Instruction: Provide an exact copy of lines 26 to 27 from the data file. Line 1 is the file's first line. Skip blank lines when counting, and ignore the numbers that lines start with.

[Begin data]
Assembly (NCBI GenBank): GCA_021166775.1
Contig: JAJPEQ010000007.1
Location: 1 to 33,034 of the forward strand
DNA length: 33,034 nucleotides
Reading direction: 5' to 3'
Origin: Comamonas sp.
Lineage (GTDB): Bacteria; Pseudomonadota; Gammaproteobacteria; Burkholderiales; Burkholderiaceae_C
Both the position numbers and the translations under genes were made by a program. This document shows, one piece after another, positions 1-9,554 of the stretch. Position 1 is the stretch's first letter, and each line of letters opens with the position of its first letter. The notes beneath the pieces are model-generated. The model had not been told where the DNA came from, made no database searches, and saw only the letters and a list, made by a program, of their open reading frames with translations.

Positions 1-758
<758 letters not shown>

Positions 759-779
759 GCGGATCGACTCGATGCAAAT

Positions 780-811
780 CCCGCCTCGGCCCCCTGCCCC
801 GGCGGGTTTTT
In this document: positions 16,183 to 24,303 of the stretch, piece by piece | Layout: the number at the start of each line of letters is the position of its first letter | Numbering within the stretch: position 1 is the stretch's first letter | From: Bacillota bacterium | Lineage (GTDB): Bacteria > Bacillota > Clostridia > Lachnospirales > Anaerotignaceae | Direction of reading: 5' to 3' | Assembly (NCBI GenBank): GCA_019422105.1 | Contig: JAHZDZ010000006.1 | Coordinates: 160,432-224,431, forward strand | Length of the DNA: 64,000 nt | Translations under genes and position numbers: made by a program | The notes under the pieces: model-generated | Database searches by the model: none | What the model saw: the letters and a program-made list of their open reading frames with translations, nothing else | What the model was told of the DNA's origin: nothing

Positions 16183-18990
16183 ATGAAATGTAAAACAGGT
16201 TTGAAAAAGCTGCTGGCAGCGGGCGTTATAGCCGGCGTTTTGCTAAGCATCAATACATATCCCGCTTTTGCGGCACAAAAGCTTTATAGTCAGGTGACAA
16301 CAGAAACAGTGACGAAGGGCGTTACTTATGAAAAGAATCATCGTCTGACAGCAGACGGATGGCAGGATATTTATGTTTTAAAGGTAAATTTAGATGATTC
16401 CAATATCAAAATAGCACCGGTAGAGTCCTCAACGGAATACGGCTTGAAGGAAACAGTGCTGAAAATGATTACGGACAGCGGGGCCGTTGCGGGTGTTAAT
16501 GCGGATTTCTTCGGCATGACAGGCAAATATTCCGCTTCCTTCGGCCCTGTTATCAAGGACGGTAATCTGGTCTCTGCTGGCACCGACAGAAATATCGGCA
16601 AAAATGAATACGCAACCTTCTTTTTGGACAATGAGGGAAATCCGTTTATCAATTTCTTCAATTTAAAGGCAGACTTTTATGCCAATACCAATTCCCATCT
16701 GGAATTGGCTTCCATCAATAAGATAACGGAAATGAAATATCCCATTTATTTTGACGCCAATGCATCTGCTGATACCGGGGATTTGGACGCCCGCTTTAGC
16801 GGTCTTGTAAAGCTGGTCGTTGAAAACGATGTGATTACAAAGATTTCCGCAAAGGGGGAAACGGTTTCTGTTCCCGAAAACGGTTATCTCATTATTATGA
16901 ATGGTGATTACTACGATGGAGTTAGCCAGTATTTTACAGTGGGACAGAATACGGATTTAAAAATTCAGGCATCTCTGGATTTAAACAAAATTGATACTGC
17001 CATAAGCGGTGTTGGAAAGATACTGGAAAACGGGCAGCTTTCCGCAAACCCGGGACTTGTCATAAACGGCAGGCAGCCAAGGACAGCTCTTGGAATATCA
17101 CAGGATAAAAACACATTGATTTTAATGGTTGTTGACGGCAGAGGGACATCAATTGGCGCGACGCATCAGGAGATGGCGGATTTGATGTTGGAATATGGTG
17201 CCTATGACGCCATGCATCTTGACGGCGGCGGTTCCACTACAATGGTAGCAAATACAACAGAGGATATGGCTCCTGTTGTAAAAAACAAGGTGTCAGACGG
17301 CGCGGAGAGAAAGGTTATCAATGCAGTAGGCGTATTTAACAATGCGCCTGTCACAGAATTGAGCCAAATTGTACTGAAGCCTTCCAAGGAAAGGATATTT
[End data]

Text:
16901 ATGGTGATTACTACGATGGAGTTAGCCAGTATTTTACAGTGGGACAGAATACGGATTTAAAAATTCAGGCATCTCTGGATTTAAACAAAATTGATACTGC
17001 CATAAGCGGTGTTGGAAAGATACTGGAAAACGGGCAGCTTTCCGCAAACCCGGGACTTGTCATAAACGGCAGGCAGCCAAGGACAGCTCTTGGAATATCA